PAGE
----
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Posted August 7, 2011: by Bill Sardi
With release of a report from the annual meeting of the American Orthopaedic Society for Sports Medicine, that low blood levels of vitamin D are more common among NFL football players who suffer muscle injuries, there is no better time to talk about vitamin D and sports with the release of Dr. John Cannell’s newest book, entitled ATHLETE’S EDGE: FASTER, QUICKER, STRONGER WITH VITAMIN D (www.vitamindsportsbook.com).
Readers will get the instant impression that this fully-illustrated 318-page book will make an impact, not just on individual athletes but also on entire sports the way performance-enhancing drugs did for baseball, but this time, it’s a natural (and legal) molecule that is involved.
There will be no athletic trainers smuggling vitamin D pills to their team players this time. The primary objective will be to achieve optimal performance on the field and avoid injury. From here on, no professional sports team will want to take the field without knowing its athletes have sufficient vitamin D levels. Vitamin D may literally become a “game changer” in professional and amateur sports.
Certainly, once armed with the knowledge inside Dr. Cannell’s text (i.e. how much D to take, how to test for blood levels), the way athlete’s train and prepare for any event will be changed forever. Training outdoors in sunny areas will be valued. In lieu of sunlight, vitamin D pills will be kept handy. This is simply because vitamin D is now recognized as a muscle-toning vitamin.
Certainly sports that are scheduled in winter months (football), or indoors (basketball, ice hockey), as well as teams that are located in northern latitudes where sunlight is at a seasonal minimum, will be expected to benefit the most from maintaining optimal vitamin D levels.
There is talk that screening for vitamin D levels may soon become a standard practice in professional sports if for nothing else than preventing avoidable injuries.
Dr. Cannell is the change-agent who founded the Vitamin D Council (www.vitamindcouncil.com) to make this life-changing vitamin a cause worth joining. After all, a recent study says vitamin D is the most economical way to decrease global mortality rates since this sunshine vitamin protects against infectious as well as age-related diseases.
When penicillin was first introduced it was called a “magic bullet,” and vitamin D goes far beyond that mainstay drug. The rub is that it was first discovered in 1922 and it has taken over eight decades to be rediscovered.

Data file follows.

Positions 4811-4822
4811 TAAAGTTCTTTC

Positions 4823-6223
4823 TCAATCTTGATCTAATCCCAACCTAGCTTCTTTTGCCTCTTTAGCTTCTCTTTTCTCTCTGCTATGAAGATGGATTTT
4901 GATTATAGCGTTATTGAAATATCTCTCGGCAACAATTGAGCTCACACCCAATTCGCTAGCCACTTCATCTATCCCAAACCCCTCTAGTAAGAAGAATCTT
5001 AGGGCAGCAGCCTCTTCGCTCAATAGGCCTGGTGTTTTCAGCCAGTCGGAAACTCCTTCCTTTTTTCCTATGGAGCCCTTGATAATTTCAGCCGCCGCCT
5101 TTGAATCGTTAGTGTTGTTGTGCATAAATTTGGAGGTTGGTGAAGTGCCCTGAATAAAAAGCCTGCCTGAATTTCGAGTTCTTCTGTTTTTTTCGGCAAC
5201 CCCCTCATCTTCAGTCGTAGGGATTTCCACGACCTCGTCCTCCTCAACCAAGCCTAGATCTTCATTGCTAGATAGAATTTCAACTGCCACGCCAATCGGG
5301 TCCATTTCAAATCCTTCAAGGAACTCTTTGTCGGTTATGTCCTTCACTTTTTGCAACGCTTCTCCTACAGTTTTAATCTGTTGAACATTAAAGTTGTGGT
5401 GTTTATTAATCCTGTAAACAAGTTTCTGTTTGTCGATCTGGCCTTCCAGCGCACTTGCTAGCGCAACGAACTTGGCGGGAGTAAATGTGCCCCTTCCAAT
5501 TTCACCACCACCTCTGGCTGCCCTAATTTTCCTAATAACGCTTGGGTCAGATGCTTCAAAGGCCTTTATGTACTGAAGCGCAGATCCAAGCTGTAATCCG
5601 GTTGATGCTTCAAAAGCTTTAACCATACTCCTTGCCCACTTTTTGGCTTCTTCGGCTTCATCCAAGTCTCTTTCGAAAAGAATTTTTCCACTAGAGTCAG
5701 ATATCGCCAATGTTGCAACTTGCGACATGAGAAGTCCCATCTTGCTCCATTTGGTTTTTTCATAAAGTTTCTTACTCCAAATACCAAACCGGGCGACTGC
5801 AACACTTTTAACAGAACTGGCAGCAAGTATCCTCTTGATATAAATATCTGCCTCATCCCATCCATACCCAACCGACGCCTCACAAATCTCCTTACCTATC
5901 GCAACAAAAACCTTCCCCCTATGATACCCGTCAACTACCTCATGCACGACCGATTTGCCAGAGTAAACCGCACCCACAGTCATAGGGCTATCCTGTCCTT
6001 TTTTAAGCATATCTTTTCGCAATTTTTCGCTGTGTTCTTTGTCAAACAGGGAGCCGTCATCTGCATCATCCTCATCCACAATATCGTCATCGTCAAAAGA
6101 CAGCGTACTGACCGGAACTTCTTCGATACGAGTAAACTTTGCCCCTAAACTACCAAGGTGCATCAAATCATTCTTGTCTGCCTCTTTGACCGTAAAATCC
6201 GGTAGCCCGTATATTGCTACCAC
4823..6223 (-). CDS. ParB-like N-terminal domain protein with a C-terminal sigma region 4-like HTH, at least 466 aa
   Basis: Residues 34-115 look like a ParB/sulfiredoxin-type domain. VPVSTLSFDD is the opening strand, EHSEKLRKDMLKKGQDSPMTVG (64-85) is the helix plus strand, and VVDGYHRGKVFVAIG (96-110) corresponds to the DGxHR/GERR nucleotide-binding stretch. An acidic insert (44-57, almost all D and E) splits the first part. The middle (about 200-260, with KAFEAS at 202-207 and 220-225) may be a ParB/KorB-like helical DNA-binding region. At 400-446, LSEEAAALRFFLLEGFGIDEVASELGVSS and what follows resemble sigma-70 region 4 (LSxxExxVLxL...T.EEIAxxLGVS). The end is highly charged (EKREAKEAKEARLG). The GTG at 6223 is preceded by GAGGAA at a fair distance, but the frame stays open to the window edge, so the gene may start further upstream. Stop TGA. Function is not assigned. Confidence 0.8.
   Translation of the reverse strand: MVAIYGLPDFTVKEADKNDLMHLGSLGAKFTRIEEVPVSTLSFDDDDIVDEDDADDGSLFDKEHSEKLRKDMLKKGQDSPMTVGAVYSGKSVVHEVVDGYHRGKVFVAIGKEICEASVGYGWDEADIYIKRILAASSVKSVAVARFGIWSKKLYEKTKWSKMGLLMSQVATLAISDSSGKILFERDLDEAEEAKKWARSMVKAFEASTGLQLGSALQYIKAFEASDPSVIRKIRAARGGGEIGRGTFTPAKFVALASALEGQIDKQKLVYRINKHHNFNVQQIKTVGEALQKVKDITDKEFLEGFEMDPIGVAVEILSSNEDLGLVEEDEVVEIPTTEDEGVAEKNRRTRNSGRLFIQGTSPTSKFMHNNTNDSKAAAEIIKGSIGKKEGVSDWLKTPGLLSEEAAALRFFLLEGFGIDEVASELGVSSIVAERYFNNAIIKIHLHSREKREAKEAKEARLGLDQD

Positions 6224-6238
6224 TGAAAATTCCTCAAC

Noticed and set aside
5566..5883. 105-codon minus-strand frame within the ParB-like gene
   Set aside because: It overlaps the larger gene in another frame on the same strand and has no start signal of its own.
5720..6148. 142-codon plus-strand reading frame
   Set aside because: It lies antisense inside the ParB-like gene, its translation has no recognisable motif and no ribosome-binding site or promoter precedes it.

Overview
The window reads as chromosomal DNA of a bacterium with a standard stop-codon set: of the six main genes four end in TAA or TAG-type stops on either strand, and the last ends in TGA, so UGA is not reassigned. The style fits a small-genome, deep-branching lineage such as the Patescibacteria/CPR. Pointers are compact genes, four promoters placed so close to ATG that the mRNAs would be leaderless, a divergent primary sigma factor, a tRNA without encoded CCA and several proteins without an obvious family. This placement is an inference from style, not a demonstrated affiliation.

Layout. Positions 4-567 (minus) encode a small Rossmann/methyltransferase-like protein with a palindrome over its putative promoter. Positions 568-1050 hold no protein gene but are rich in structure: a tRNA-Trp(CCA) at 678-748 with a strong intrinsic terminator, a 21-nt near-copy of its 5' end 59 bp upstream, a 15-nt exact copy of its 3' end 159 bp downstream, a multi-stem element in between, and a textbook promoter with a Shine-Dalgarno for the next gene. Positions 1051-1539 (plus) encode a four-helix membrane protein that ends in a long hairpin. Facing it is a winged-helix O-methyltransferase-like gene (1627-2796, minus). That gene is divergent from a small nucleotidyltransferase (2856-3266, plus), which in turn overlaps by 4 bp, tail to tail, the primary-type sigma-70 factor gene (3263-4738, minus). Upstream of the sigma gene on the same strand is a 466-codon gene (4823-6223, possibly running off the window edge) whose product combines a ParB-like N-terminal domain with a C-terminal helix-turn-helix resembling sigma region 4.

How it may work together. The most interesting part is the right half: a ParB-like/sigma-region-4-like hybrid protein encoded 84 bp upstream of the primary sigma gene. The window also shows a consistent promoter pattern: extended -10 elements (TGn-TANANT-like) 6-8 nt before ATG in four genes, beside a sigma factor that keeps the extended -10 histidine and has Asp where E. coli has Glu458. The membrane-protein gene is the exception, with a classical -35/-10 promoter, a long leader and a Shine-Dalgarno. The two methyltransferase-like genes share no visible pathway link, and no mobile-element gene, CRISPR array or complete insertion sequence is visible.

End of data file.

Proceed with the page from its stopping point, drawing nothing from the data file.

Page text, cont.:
Actually, vitamin D is a sun-produced hormone, naturally produced in the skin and stored in the liver. As a dietary supplement it represents sunlight in a bottle. According to a recent report in Nature magazine, sales of vitamin D have zoomed in recent years, from $40 million in 2001 to $425 million in 2009.
But wait till zealous athletes find out how to make this vitamin work to improve their performance. Athletes alone would be expected to purchase a few billion dollars of this sunshine vitamin annually.
Dr. Cannell reveals how East German athletic trainers first utilized sun lamps to improve the performance of their athletes in international competition, but kept it as sort of a trade secret. But, as Dr. Cannell points out, the Greeks, who were the originators of the modern Olympics, had their athletes performing outdoors, san clothing, and may have been the first to recognize the link between sunlight and physical performance.
While Dr. Cannell’s book goes far beyond advice for athletes (it’s a book for every home health library), athletes are expected to rush to read the book ahead of their opponents, to see if it gives them a winning edge. One vitamin shop in Redwood City, California, Apple Health Foods, offered to buy up the entire first printing of the book.
The shocker coming out of the American Orthopaedic Society for Sports Medicine is that 80% of NFL football players were found have low levels of vitamin D and players who suffered muscle injuries had the lowest levels. African American football players were typically at the bottom vitamin D levels because they simply don’t make as much vitamin D as Caucasian players when exposed to the same amount of sunlight. Only 17 of 89 NFL football players tested had what are considered normal vitamin D levels.
The National Library of Medicine lists hundreds of recent reports showing the widespread application of vitamin D for diseases such as multiple sclerosis, heart failure, sepsis in hospitals, winter-time mental depression, even the common cold. But it’s athletes who are expected to be the early adopters once they discover the power of vitamin D for athletic performance.
With vitamin D will golfers drive their off the tee further down the fairway? Will football quarterbacks throw the ball deeper downfield? Or better yet, will our favorite player stay out of the training room and on the field? Stay tuned. Best to snatch a copy of Dr. Cannell’s book before it has to go into its second printing and is temporarily out of stock. ####
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